Collectivisation was a policy implemented by Stalin in the late 1920s with the aim of consolidating individual peasant farms into collective farms. This policy was seen as a way to increase agricultural productivity and to support the industrialisation drive of the Soviet Union. The process of collectivisation was met with resistance from many peasants who were reluctant to give up their land and property.
In order to implement collectivisation, the Soviet government used a combination of propaganda, coercion, and force. Peasants were encouraged to join collective farms voluntarily, but those who refused were often subjected to violent repression, including the confiscation of their land and property, and imprisonment or execution.
The process of collectivisation was a difficult and painful one for many peasants. The forced collectivisation of agriculture led to a decrease in agricultural productivity and a decline in living standards for many peasants. In addition, the collectivisation process was often accompanied by violence and repression, which led to the deaths of millions of people.
For a full article on Collectivisation, click here
For an exploration of the differing debates on Collectivisation click on the following historians below:
Five Year Plans
The Five Year Plans were a series of economic development plans created by the Soviet government under Stalin’s leadership. The first plan was implemented in 1928 and the last one ended in 1991, with a total of 13 plans being implemented. The main goal of the Five Year Plans was to rapidly industrialize the Soviet Union and catch up with the Western powers.
The plans were characterized by centralized control, with the government setting production targets for each industry and directing resources towards achieving those targets. The emphasis was on heavy industry, such as steel, coal, and machinery, rather than consumer goods.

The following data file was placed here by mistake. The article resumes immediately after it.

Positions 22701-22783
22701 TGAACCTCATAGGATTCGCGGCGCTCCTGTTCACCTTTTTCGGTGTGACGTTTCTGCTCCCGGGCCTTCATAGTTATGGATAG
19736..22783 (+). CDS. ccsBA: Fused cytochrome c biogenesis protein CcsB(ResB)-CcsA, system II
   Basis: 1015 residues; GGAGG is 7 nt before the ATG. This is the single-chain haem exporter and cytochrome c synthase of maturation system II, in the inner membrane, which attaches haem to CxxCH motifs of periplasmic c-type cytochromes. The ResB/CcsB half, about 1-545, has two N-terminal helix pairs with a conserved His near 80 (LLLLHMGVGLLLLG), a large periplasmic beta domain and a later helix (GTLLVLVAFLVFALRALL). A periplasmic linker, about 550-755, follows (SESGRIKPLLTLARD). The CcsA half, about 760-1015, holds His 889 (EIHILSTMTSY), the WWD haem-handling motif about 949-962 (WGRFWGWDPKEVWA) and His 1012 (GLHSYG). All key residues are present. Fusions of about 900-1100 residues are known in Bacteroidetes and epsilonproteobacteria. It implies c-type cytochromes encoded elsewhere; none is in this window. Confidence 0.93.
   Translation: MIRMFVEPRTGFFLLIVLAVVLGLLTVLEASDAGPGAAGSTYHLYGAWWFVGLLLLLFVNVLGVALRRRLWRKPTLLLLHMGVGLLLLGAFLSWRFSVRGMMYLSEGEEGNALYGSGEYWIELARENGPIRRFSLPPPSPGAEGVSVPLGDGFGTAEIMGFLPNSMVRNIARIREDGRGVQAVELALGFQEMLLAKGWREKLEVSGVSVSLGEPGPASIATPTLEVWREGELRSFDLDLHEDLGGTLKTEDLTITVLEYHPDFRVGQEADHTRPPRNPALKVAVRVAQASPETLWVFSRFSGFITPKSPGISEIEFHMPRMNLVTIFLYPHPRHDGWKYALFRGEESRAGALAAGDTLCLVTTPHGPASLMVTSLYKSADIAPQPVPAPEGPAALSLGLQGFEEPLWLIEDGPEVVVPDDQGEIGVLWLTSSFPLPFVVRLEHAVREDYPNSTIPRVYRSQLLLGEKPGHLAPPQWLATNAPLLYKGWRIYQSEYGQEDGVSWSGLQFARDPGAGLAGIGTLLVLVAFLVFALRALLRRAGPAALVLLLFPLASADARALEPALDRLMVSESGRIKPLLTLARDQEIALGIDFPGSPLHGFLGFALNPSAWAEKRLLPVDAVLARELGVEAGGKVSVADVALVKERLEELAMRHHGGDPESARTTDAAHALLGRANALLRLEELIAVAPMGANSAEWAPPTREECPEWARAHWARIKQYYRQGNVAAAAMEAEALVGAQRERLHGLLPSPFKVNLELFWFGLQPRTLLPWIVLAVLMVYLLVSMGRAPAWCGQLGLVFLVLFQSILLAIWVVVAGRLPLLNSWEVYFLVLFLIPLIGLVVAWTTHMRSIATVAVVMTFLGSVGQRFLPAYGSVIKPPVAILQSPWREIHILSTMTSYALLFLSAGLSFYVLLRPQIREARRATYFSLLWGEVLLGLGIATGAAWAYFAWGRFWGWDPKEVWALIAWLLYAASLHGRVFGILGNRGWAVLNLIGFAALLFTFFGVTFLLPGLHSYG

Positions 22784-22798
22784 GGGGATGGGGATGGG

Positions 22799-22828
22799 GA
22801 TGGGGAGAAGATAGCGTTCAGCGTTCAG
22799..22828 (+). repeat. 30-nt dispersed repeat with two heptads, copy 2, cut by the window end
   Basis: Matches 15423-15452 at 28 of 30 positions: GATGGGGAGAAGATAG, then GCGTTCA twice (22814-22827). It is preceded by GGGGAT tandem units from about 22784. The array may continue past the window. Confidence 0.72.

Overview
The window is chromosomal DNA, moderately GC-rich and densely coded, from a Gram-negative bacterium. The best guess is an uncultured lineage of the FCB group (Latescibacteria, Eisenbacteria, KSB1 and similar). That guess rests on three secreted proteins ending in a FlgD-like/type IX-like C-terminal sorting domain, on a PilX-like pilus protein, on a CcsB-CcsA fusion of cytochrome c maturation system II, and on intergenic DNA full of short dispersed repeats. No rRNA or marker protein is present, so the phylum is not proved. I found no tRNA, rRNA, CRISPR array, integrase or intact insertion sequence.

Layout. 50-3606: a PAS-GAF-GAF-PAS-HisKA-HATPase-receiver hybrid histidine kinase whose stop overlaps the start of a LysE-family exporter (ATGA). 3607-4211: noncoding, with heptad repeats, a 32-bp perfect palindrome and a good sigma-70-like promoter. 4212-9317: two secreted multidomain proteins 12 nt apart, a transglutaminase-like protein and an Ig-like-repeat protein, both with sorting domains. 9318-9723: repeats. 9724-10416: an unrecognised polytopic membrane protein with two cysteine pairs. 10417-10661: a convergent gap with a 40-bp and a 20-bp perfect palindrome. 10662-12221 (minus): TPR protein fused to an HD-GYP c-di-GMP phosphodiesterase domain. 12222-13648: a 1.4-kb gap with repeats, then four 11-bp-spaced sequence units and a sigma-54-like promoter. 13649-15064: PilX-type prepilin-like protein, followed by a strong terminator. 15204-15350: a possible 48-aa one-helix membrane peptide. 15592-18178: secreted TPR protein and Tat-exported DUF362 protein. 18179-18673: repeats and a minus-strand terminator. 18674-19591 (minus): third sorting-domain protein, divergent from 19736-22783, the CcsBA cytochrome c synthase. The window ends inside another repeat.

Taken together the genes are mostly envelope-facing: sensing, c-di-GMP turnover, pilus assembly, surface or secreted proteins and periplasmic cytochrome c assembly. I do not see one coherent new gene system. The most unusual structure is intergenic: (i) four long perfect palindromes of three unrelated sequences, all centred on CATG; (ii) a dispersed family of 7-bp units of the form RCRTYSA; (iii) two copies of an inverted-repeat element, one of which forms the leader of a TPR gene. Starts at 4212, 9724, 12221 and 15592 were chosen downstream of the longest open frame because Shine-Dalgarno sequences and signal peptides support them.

Each Five Year Plan had specific targets for production, and the success of the plan was measured by how well those targets were met. The targets were often ambitious and required significant investment in infrastructure and technology. The government used a variety of methods to achieve the targets, including forced labour, collectivization, and the use of incentives and rewards for workers who exceeded their targets.
The Five Year Plans were successful in rapidly industrializing the Soviet Union, but they came at a high cost. The emphasis on heavy industry meant that consumer goods were often in short supply, and living standards for ordinary people were low. The forced labour and collectivization policies led to widespread famine and suffering, particularly in rural areas.
Despite these drawbacks, the Five Year Plans helped to transform the Soviet Union from a largely agrarian society into an industrial powerhouse. The legacy of the Five Year Plans can still be seen in the infrastructure and technology that was developed during this period.